As mentioned, “Charades” is about how Spock is transformed into a human. After suffering a shuttlecraft accident, a species of noncorporeal aliens have to tend to Spock’s wounds. The species, however, is confused by Spock’s human and Vulcan DNA, and remix his genes to match the human Nurse Chapel (Jess Bush) who was traveling with him. Becoming human causes Spock to enter a tempestuous, adolescent state. His appetite for food increases, he is prone to fits of anger, and his libido increases. And his transformation is days before his distant fiancée is scheduled to visit … with her parents. Despite the sci-fi twist, this is a crisis worthy of a 1950s sitcom.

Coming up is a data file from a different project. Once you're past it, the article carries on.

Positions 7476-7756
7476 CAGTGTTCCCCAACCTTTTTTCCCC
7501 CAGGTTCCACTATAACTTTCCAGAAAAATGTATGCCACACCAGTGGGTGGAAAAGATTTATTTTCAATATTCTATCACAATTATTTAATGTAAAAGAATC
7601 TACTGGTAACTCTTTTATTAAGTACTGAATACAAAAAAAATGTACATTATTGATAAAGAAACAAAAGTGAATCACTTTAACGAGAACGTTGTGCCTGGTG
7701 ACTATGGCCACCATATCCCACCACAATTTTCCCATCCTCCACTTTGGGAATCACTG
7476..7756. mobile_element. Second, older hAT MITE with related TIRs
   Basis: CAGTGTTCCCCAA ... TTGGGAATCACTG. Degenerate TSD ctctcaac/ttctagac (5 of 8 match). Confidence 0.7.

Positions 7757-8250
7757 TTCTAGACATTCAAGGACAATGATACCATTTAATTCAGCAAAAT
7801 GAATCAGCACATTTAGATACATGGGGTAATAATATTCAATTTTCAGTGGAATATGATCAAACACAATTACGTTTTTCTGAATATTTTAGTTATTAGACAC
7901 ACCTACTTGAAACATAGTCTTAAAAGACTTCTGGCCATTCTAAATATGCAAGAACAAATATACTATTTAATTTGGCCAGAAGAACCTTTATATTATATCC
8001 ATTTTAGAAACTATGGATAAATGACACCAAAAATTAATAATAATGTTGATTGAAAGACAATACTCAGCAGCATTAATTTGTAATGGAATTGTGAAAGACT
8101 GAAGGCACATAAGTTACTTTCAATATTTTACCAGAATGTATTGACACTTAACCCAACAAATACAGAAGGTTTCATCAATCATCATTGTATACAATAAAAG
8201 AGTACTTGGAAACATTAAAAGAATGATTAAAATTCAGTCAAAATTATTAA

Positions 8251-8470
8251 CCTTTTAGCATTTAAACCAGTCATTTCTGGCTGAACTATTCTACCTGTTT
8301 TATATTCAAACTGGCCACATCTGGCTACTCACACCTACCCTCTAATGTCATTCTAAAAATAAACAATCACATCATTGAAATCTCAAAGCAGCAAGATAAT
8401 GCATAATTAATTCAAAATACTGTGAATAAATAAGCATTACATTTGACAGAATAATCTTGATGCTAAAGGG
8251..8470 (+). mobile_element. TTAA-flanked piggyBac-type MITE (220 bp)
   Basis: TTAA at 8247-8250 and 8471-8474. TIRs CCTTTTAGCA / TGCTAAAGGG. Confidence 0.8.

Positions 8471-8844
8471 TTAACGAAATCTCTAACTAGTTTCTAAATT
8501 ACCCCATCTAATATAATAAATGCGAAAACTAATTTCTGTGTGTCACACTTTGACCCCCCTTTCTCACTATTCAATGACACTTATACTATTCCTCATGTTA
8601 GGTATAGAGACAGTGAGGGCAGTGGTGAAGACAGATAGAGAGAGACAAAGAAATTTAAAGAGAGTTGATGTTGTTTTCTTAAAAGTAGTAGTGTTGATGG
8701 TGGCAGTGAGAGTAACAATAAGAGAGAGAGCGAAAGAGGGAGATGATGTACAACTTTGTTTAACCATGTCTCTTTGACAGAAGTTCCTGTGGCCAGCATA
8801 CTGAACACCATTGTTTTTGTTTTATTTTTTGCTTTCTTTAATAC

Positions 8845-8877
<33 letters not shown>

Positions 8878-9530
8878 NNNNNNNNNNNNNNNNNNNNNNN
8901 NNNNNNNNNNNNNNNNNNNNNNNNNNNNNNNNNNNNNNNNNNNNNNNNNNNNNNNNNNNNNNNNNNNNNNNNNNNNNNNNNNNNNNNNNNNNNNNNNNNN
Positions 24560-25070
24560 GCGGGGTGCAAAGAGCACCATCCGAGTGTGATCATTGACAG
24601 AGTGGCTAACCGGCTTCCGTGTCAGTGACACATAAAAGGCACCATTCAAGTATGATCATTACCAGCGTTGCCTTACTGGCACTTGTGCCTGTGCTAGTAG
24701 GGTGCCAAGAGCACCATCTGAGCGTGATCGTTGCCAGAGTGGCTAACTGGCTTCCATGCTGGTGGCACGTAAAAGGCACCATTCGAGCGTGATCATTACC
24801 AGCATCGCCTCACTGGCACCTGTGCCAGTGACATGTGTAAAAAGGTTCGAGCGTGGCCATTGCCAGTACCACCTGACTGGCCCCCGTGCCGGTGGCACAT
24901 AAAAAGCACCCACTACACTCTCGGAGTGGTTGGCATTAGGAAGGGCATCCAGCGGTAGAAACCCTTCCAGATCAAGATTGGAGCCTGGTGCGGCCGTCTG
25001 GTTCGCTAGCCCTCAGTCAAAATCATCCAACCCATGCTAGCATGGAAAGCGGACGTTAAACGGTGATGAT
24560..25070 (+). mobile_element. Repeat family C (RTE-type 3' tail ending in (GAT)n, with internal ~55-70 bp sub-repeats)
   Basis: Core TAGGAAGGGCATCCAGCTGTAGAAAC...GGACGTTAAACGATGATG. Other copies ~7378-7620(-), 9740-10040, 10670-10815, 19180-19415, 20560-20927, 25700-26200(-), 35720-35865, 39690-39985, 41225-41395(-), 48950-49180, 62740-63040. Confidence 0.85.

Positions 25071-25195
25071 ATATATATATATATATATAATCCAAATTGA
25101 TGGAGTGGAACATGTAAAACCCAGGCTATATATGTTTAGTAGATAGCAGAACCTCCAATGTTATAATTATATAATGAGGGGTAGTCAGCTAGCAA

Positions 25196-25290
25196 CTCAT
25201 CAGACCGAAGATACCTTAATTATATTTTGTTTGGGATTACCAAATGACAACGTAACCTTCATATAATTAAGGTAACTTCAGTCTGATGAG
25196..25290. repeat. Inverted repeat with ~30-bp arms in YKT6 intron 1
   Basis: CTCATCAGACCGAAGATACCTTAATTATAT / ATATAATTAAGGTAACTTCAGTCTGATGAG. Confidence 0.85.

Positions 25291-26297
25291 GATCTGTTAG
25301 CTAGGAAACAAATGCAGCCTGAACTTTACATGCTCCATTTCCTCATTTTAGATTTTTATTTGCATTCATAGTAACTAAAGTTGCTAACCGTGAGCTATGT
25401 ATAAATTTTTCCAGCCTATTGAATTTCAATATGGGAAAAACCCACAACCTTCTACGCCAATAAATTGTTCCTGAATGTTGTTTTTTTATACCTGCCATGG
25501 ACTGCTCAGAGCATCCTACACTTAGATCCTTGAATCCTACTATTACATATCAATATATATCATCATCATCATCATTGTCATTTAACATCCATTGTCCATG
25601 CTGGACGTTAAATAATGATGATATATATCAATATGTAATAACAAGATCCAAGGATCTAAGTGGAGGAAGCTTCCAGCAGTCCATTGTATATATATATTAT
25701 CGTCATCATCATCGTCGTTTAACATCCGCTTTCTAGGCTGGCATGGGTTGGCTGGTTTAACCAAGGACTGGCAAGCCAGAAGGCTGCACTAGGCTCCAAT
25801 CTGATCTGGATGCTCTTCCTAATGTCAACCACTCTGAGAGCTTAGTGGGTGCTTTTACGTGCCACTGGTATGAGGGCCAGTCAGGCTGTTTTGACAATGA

Jordan Canning pointed out that Spock needs to remain as Vulcan as possible most of the time, otherwise his human behavior in “Charades” wouldn’t read well. She described it thus:
“It’s kind of Spock’s teenage moment. […] But Ethan and I had to come up with ‘Spock scale,’ to make sure he didn’t get too human. A zero would be fully Vulcan. A five would totally human. We’d never want to see a ten!”
In “Charades,” Spock is at a five. In the original Trek, the character (as played by Leonard Nimoy) most often hovered between zero and one with occasional outbursts as high as four. On “Strange New Worlds,” he’s more of a 2, given his general friendliness. In the Kelvin-verse movies, Spock (as played by Zachary Quinto) is more solidly 6 or 7, appearing to be in a common state of anger and given to savagely beating bad guys on the roof of a speeding bus.